AMPHETAMIN A Flood Of Strange Sensations (Crossover Prog, 2016)

Review by ProgAlia — A Flood Of Strange Sensations album combines everything from art rock to post rock. Sebastian presents very
melodic music twisted just enough to make it feel foreign and strange.
Musically, it is misleading at first. It seems straight forward but after a few listens, you discover there's a lot going on.
The songs have plenty of space and atmosphere but at the same time, nothing is obvious. Sebastian has a unique
voice and a fondness for falsetto.
"Neverland" is shoegaze played by a doom band. "Once Upon a Tree" and "Thoughts in the Water" feel like a post rock
band covering Roxy Music. There's a flood going on underneath the surface of "A Flood of Strange Sensations." If you
like to be swept away by a tide wave of falsetto and texturized music, look no further as Amphetamin is the drug for
you.

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FILULAS JUZ Astralopithecus (Jazz Rock/Fusion, 2015)

Review by ProgAlia — Filulas Juz is an impressive instrumental jazz-rock unit featuring drums (Adriano Morales is an impressive drummer
all around, guiding the group through a variety of styles), bassist Luigino Mar'n, guitarist Armando Cuevas, with Fender
Rhodes and flute player Jos' Javier Rodriguez doubling on both instruments; guest player Pablo Olaya contributes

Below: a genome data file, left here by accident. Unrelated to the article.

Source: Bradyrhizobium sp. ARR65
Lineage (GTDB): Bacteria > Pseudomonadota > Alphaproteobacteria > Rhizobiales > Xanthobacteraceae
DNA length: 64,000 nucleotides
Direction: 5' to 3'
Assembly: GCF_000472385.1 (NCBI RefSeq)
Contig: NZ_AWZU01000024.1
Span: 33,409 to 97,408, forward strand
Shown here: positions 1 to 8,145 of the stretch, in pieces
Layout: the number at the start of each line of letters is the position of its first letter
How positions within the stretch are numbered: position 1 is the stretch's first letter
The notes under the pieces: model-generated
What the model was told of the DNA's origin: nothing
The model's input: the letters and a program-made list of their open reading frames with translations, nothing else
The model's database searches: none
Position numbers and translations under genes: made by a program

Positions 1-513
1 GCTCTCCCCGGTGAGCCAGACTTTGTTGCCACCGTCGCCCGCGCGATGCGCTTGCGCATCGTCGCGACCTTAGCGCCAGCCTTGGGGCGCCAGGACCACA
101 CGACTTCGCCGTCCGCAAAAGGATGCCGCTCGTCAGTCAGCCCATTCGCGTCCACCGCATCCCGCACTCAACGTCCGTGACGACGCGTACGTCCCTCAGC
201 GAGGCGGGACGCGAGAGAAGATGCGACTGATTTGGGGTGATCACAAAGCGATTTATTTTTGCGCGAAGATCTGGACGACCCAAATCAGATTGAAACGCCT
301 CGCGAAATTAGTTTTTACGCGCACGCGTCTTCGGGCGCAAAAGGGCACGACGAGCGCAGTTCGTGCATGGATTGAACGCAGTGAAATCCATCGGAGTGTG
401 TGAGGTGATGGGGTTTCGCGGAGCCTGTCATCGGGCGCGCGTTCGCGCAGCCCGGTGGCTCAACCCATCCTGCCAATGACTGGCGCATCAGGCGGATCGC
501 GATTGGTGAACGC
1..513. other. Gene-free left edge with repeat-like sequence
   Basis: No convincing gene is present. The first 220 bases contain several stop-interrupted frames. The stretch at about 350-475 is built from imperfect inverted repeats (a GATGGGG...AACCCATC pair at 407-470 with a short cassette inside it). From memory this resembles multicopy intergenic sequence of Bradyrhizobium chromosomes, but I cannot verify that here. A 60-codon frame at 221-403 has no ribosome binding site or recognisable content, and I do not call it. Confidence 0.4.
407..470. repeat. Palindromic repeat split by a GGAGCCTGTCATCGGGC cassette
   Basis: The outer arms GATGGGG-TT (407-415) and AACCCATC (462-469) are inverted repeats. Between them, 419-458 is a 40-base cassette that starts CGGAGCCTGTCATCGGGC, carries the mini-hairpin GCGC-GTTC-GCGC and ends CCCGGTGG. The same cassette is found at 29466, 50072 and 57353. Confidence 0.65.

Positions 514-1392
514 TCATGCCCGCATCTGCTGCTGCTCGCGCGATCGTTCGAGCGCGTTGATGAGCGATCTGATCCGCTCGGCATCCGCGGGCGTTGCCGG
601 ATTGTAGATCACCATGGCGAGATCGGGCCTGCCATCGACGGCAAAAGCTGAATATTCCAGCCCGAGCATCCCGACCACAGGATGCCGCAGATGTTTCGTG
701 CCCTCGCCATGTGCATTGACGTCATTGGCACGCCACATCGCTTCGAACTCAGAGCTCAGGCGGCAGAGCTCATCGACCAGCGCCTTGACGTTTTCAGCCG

Rhodes on several cuts, trumpeter Alejandro Sierra plays on a number of others as well, along with percussionist
Francisco Jim'nez.
Most of the time on the nine tracks, the sliding scale tips far closer to the jazz element, with the Fender Rhodes often
recalling Chick Corea's playing, but with the rest of the group they truly forge their own identity. While drums and bass
create some stunning grooves, one would be remiss to label this fusion, as the overall identity of their sound generally
takes on a much lighter feel, without the heaviness. The odd track here is 'Green Dolphin Skit,' with spoken lyrics in
Spanish from guest Juan Regueiro, making it the only track on the entire album with any kind of vocals. The guitar and
keyboard interplay on the title tracks sets up beautiful and stirring passages for trumpet, guitar and keyboard solos,
while drums confidently leads the group through numerous irregular rhythms. The entire group gets a chance to
shine on the epic 'Voyager' as the piece builds and morphs into the closer 'Xena,' with a dreamy bass solo followed by
some strange effected moves, eventually giving way to some spirited ensemble work that truly makes these two the
most adventurous pieces of the nine. Looking forward to their next release.